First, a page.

Stanford Report Online

Stanford Report, June 20, 2001
It’s a whole new ballgame for this year's medical school graduates


Baseball terms were sprinkled throughout the remarks made at Convocation 2001, but families were the most striking visual element of the ceremony.

More than a half-dozen children -- one just 3 days old -- were carried or towed to the podium as mom, dad or both received their degrees from Stanford's School of Medicine. During the sunny Sunday afternoon festivities, diplomas were conferred on 99 MD, 74 PhD and 18 MS recipients. Seven candidates made what Dean Phillip Pizzo, MD, called "a special commitment" by receiving both PhD and MD degrees.

Laura Evenson Furstenthal threw the opening pitch in the baseball analogy during her welcoming remarks on behalf of fellow graduates in the basic sciences. Each science student making the "journey to the big leagues ... has made at least one base hit, often against great odds" to publish and to graduate, she said.

In his welcoming speech to fellow MD graduates, Mark Pomerantz complimented his mentors. "We are shaped each day by watching doctors being doctors."

Pomerantz recalled remarks at his medical school orientation by cancer researcher Saul Rosenberg. He said the now-retired chief of oncology described how he and his colleagues had helped turn Hodgkin's disease from an almost universally fatal illness into a curable one. However, the remark Pomerantz recalled most clearly was Rosenberg's final comment as he left the podium that day: "I am very proud every morning to put on a doctor's white coat."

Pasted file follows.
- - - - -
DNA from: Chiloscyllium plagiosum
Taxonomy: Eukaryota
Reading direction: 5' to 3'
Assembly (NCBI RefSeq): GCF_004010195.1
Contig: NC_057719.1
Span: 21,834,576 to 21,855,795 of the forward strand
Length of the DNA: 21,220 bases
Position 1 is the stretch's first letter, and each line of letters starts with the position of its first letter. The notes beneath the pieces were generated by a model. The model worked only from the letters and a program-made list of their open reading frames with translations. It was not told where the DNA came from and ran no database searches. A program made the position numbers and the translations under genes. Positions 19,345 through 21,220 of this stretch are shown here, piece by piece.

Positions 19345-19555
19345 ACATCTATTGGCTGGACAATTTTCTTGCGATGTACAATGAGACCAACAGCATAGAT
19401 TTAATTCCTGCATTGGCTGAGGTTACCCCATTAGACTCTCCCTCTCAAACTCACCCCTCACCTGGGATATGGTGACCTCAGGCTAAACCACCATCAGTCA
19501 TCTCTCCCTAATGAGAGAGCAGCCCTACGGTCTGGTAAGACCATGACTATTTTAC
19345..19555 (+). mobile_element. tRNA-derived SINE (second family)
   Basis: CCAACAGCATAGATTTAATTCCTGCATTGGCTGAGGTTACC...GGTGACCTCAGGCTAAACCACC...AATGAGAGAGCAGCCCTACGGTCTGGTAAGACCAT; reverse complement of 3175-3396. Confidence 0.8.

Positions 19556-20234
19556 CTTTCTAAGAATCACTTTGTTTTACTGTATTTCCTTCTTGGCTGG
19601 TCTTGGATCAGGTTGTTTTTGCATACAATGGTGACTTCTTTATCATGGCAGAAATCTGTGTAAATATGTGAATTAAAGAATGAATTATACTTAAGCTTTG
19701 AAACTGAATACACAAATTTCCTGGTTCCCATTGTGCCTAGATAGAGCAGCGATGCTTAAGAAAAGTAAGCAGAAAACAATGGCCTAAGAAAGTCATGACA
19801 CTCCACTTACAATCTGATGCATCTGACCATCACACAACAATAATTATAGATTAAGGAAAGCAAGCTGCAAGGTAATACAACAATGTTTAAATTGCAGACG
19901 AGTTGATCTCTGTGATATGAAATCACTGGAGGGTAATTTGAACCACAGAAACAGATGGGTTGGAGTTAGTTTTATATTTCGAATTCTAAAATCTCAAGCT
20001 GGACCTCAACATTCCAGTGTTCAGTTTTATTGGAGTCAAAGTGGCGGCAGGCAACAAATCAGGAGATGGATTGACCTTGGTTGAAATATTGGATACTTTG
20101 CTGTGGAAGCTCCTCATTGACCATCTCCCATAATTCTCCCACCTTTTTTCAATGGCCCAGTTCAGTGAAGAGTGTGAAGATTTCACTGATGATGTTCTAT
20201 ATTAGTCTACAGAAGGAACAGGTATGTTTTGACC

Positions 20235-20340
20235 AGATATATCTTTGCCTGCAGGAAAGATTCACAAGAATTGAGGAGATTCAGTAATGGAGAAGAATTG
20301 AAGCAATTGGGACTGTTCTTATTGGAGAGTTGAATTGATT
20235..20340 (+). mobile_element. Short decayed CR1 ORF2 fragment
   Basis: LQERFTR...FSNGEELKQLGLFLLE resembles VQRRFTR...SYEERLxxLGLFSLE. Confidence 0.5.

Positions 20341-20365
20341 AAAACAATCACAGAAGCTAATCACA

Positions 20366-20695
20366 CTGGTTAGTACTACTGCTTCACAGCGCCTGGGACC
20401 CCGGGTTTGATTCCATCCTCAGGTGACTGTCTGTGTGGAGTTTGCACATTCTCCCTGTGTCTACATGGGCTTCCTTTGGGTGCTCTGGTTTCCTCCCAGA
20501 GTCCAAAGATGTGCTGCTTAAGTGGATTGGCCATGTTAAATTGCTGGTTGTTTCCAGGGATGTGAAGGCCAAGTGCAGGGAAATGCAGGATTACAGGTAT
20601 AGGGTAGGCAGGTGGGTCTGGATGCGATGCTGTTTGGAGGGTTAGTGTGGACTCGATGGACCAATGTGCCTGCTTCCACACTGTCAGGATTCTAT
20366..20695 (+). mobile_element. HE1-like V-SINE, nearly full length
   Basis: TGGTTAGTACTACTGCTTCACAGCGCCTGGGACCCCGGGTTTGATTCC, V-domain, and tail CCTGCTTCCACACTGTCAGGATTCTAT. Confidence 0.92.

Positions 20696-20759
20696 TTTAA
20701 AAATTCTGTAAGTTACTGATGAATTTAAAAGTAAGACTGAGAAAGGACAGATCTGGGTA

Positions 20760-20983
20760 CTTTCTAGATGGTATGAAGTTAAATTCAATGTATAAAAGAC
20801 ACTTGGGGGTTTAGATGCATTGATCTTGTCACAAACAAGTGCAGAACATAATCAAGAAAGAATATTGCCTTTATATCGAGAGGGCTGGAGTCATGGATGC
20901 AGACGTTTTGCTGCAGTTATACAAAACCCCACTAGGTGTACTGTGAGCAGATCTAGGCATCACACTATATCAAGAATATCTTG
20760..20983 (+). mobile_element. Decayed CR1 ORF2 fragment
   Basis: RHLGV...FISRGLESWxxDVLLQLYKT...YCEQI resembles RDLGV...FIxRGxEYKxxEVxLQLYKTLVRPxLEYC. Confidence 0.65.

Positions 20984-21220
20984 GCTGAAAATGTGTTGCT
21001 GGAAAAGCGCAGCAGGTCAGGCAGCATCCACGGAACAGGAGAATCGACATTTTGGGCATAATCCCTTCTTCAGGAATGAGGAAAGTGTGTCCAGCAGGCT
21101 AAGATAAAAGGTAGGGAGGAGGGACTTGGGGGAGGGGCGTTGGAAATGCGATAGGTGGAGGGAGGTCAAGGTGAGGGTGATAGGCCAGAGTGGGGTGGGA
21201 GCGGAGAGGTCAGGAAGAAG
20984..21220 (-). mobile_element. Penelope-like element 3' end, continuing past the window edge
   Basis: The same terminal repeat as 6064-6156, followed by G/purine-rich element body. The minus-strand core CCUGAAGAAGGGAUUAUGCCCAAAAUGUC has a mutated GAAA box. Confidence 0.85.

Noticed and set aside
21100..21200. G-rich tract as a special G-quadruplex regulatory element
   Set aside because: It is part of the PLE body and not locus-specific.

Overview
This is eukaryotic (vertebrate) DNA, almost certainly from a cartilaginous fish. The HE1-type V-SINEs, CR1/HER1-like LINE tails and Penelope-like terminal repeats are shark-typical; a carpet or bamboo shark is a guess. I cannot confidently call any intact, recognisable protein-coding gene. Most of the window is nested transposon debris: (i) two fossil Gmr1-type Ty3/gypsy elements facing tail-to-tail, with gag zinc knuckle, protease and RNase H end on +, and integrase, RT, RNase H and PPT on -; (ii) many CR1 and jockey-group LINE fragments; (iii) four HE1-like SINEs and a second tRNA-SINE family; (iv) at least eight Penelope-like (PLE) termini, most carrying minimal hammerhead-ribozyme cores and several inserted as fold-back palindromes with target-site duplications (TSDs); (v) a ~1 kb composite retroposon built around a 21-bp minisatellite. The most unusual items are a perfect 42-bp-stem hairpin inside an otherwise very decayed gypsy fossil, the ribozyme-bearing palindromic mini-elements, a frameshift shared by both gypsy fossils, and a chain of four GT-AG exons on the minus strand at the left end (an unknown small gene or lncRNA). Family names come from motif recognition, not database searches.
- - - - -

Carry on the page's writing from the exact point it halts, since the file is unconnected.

Elliott Wolfe, MD, associate dean for student affairs, picked up on the baseball analogy as he announced "a triple play" in one family. Wolfe then handed MD diplomas to three members of the Zaritsky family -- brother Joshua, sister Eve, and wife/sister-in-law Karen. The Zaritskys embraced in a three-way hug moments after receiving their diplomas.

Smallest infant honors went to Patricia Santana's 3-day-old son. Older children carried mom's or dad's diploma from the podium. One youngster made the trip twice -- 2-1/2-year-old Arthur first helped his mom, Victoria Trickett, pick up her MD diploma; moments later he collected a diploma for his dad, Frederic Wile.

Eugene A. Bauer, MD, vice president for Stanford Medical Center, served dual functions -- "hooding" MD candidates with their green MD and Stanford red colors -- and offering advice to the graduates and their families in his convocation speech, "Observations on Opportunity: Diseases of Mice and Men."

Taking a "just do it," tone, Bauer told the new physicians and scientists, "since you now have all the other tools, please show up."

The philosophy for successful research and patient treatment "is simple: Provide students with resources, including free access to one's own knowledge, and allow them to formulate the hypotheses and develop experiments. In short, the philosophy is one of opportunity," Bauer said.

Students need facilities, instrumentation, reagents and clinical facilities. "The expectation of the students is one of creativity and hard work," he said.

Pizzo, officiating at his first Stanford convocation, praised Bauer in his former role as dean and his current role as vice president for the medical center. "The medical school became stronger under Bauer's leadership despite the financial pressures" it faced, Pizzo said.